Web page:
Top Iraqi court endorses manual election recount
Iraq’s top court has upheld a law mandating a nationwide manual recount of all ballots from last month’s parliamentary elections.
The verdict from the Supreme Federal Court on Thursday confirmed the recount process, which was opposed by some parties who made significant gains in the election.
The court ruling concerned a law passed by Parliament that mandated a full, manual recount of the vote. Chief Justice Medhat al-Mahmoud said the legislation was broadly constitutional and endorsed the order to replace the Independent Elections Commission with a panel of nine judges to supervise the recount.
“The Supreme Federal Court finds that parliament’s decision was to organize the electoral process and restore voter confidence in the electoral process; it was within parliament’s constitutional rights and does not contradict the constitution,” said Mahmoud.
Mahmoud stated that all of the roughly 11 million ballots, including those of voters living abroad, displaced persons and security forces, must be recounted.
Parliament, which had mandated the recount after a government report found serious violations had taken place, had also cancelled some results such as overseas and displaced votes by amending the election law this month.
The chief justice, however, ruled that the mass invalidation of overseas, displaced, and Peshmerga ballots in the country’s semi-autonomous Kurdistan Region was unconstitutional.
“This cancellation … presents a squandering of votes and confiscation of the will of voters in these areas which violates constitutional articles that guarantee the right to equality and voting,” noted Mahmoud.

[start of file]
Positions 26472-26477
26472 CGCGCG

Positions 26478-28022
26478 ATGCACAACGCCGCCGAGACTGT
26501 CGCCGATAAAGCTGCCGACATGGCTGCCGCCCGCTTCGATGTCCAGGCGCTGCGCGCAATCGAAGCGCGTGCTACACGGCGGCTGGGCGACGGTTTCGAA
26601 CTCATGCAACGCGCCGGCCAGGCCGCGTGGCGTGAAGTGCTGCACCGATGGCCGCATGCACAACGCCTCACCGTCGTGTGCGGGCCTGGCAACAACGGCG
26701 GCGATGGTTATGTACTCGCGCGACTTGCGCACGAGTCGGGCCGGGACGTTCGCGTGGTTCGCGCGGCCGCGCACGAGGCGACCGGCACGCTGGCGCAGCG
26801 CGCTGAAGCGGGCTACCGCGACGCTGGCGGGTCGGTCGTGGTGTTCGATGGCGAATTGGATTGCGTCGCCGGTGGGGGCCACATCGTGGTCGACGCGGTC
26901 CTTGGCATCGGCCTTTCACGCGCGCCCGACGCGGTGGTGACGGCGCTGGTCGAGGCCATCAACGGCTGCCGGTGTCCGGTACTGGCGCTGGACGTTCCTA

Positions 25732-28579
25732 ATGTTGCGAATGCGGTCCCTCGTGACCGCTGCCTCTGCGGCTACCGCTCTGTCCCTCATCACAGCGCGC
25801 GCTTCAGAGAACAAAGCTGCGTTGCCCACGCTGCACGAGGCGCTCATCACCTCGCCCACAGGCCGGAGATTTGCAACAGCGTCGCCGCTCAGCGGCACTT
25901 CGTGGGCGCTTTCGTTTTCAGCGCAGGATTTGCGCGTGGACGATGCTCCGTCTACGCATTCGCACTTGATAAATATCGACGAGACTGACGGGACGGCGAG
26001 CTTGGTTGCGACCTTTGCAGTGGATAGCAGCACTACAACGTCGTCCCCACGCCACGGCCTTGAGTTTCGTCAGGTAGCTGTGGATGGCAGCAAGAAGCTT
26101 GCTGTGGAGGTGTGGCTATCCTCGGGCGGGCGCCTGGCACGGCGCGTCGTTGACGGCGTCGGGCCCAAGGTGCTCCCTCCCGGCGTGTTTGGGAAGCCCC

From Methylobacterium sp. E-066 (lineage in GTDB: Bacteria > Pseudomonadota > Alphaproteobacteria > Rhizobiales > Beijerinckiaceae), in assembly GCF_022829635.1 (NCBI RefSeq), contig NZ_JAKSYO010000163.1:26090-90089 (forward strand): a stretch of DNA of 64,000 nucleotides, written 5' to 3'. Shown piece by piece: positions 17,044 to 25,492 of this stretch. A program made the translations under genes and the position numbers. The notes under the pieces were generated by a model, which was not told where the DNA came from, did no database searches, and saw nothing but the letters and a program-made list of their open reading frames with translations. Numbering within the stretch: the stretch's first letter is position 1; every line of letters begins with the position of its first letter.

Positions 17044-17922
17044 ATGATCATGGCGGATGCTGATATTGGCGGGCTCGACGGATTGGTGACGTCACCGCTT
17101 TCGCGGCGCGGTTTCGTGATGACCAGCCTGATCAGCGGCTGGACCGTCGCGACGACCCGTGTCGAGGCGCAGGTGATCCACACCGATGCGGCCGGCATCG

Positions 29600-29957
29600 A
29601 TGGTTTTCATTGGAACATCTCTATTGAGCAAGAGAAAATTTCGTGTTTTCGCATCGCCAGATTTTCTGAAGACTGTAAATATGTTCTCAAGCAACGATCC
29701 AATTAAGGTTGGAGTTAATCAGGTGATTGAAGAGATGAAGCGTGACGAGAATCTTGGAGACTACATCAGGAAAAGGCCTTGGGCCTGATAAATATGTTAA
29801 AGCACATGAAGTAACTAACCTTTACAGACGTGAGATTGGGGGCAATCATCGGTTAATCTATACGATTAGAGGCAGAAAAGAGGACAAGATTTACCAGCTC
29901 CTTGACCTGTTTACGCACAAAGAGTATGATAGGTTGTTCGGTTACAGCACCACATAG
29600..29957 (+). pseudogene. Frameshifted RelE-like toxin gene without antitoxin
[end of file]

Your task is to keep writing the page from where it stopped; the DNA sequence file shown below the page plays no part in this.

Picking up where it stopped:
Mahmoud said the sweeping measure was unjust to voters whose ballots were shown to be legitimate.
The recount process began after judges took over the leadership of Iraq’s Independent High Elections Commission.
Earlier this month, a storage site housing ballot boxes from Iraq’s May parliamentary elections in the capital Baghdad caught fire ahead of a recount. The fire broke out in a warehouse located in Russafa, one of the largest voting districts in eastern Baghdad, on June 10.
The ballot boxes are part of a manual recount of votes from the May election.
The latest court ruling could undermine nationalist cleric Moqtada al-Sadr, who’s bloc won the largest amount of seats in the elections.
Sadr’s Sairoon bloc won 54 out of 329 seats in the Iraqi parliament. The Fatah (Conquest) alliance, led by Badr Organization Secretary General Hadi al-Ameri, and Prime Minister Haider al-Abadi’s Nasr (Victory) coalition finished second and third with 47 and 42 seats, respectively.
The next prime minster will face the huge task of rebuilding a country shattered by the war against Daesh terrorists and the 2003 US invasion.